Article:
Koz plays what he loves

The Baltimore Sun

It's a complete dream come true. It's like flying first class on the Concorde."

That's smooth-jazz saxophonist Dave Koz, talking about his latest album, At the Movies. A lush, star-studded affair, the CD "combines music and the movies, two things I love the most," he says.

His enthusiasm for the indelible lyrics and melodies of iconic tunes such as "Over the Rainbow" from The Wizard of Oz and "As Time Goes By" from Casablanca shines through every note Koz blows.

It's a grand, stylish album the artist has wanted to record for years. But selecting which movie themes to interpret wasn't easy.

"It was basically impossible to pick the songs," says Koz, who kicks off his national summer tour at Merriweather Post Pavilion during the Capitol Jazz Fest on Sunday. "We picked 12 songs that were so important to the success of the movie that if you took the music out, the movie wouldn't be the same. The music is like a character in the movie."

Indeed it's hard to imagine The Sandpiper without its wistful theme, "The Shadow of Your Smile." On At the Movies, Koz's supple sax caresses the melody as his personal friend, pop legend Johnny Mathis, croons the lyrics.

"I approached him with the project, and he wanted to do it," says Koz, sounding amazed. "He's been such an amazing support system for me as a true artist. The fact that he's in my life is such a blessing."

For the album, Koz recruited an array of interpreters, including Barry Manilow ("Moon River" from Breakfast at Tiffany's), Anita Baker ("Somewhere" from West Side Story), India.Arie ("It Might Be You" from Tootsie) and Donna Summer ("A Whole New World" from Aladdin).

"For these artists, especially those who are attached to their own styles, this gave them an opportunity to do a style that's different, to sing with a big orchestra," Koz says.

It also gave the San Fernando Valley, Calif., native an opportunity to flex his skills in a fuller musical context. Since the release of his acclaimed self-titled 1990 debut, the artist's fiery, David Sanborn-influenced style has been mostly showcased in sleek, pop-oriented productions.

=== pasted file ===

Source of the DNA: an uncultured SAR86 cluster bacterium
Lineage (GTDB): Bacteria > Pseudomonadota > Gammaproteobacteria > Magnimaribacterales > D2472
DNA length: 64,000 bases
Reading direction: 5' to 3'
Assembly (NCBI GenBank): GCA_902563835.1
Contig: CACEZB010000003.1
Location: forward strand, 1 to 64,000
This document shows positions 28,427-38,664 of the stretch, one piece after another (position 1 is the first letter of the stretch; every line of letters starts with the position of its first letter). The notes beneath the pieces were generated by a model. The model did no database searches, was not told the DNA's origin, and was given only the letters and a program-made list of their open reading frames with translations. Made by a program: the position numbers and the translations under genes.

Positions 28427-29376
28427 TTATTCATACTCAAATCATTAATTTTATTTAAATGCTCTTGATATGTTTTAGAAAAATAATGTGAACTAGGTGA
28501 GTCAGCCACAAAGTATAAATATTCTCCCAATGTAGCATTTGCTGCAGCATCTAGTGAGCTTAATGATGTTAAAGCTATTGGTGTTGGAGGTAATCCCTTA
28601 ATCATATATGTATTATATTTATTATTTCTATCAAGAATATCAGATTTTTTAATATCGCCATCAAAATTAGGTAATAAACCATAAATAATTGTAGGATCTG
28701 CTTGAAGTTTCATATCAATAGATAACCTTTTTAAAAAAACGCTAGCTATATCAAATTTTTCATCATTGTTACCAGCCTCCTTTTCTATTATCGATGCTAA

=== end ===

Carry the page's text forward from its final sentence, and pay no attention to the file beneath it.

Koz isn't exactly an inventive improviser on the sax. But unlike his much-maligned, multimillion-selling pop instrumentalist peer, Kenny G, Koz has garnered critical kudos for his intense style.

Over the course of eight albums for Capitol Records, Koz has reworked the same formula -- background vocals, synthesized instrumentation and minimal solos -- with varying degrees of success. Two of his releases, 1993's Lucky Man and 1999's The Dance, have been certified gold.

With At the Movies, his ninth album, Koz breaks away from the stylish, modernized arrangements. Legendary producer Phil Ramone surrounds the musician with a majestic 40-piece orchestra and a vibrant big band to enliven the movie themes.

"In the end, it was worth the wait to do this project," Koz says. "We had to work around a lot of different schedules with so many artists involved, but when it all came together, it didn't feel like work at all."

The musician certainly wouldn't mind the experience again.

"It would be my highest dream to do a sequel," Koz says. "It is a movie album, you know."

See David Koz at Capitol Jazz Fest at Merriweather Post Pavilion, 10475 Little Patuxent Parkway in Columbia, Sunday starting at noon. Tickets are $43.50-$149.50 and are available through Ticketmaster by calling 410-547-SEAT or going to ticketmaster.com.


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